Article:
Just as the white blood cells are responsible for immunizing the body against external aggressions that it may suffer, the monocytes they are the cells responsible for these defenses, born in the bone marrow, and distinguishable by being the largest in the circulation.
The main activity of monocytes has to do with cleaning the blood, eliminating older cells and the bacteria or viruses that lodge in them, to replace them with others, evolving towards a healthier environment in every corner of the body.
As responsible for phagocytosis, this class of white blood cells is key to the correct functioning of the human body, and that is why it turns out to be of vital importance to maintain normal levels or values of them.
What are normal values for monocytes?
To find out what is the value of monocytes in each patient, a test called a hemogram is performed, an analysis that determines the levels of each of the blood components, including platelets, red blood cells and, of course, also white blood cells.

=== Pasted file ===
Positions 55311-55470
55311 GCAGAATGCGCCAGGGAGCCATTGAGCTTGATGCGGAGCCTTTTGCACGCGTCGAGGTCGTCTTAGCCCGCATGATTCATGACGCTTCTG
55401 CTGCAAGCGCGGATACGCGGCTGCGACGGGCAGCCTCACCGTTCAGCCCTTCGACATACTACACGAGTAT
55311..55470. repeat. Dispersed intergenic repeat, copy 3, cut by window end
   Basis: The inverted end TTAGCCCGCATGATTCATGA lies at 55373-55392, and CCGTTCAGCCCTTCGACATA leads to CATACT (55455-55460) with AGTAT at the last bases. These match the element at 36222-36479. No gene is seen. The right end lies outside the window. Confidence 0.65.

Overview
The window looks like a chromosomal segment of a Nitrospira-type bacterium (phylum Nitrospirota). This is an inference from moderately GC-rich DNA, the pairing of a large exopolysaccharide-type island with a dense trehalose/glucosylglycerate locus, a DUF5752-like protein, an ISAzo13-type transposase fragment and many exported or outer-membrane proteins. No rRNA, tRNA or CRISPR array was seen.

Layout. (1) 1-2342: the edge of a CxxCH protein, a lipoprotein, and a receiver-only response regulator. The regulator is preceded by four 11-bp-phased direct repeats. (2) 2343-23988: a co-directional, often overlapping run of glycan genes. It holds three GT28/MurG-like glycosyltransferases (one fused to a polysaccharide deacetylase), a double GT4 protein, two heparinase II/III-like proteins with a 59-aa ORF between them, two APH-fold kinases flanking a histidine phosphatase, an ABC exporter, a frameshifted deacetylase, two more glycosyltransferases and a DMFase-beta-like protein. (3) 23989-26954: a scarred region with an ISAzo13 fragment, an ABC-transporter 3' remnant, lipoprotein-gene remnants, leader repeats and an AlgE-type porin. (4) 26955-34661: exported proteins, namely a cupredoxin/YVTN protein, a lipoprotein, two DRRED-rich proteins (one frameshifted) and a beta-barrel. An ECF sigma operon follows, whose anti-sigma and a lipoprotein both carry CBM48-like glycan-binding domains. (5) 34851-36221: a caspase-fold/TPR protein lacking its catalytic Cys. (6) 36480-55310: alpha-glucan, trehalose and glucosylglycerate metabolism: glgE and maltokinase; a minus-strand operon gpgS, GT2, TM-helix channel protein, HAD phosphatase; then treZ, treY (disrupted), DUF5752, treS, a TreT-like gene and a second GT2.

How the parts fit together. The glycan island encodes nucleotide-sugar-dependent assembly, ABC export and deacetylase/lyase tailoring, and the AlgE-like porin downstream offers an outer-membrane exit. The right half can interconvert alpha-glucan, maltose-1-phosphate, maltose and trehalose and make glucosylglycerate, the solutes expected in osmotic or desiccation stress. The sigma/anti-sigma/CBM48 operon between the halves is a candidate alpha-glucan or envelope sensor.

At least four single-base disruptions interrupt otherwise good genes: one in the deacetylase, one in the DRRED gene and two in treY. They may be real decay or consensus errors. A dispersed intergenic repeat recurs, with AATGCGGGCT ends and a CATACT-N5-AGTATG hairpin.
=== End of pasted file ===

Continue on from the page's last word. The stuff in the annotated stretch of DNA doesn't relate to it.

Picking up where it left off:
Typically, these quantities are expressed from a ratio of cubic millimeters. While an adult should show about 11,000 mm3 of white blood cells, the advisable representation of monocytes is 2% to 10% of that number, between 200 to 1000 / mm3.
In the case of children, however, monocytes have a presence that can be much less or much greater, between 100 and 1500 / mm3, a more flexible margin than that of adults.
What if they are high?
As we mentioned at the beginning, the normal values of monocytes are affected when an external risk is registered, so that too high figures warn of situations like this.
A high level of monocytes could be a first symptom of certain infectious diseases, or warn about a chronic condition.
Even, checking the type of monocytes that have multiplied, it is possible to find out if it is bacteria or viruses behind the problems that the organism shows.
Beyond these minor circumstances, to call them in some way, there are certain serious health problems, such as acute monocytic leukemia or myelomonocytic leukemia, capable of modifying the definitive monocyte count.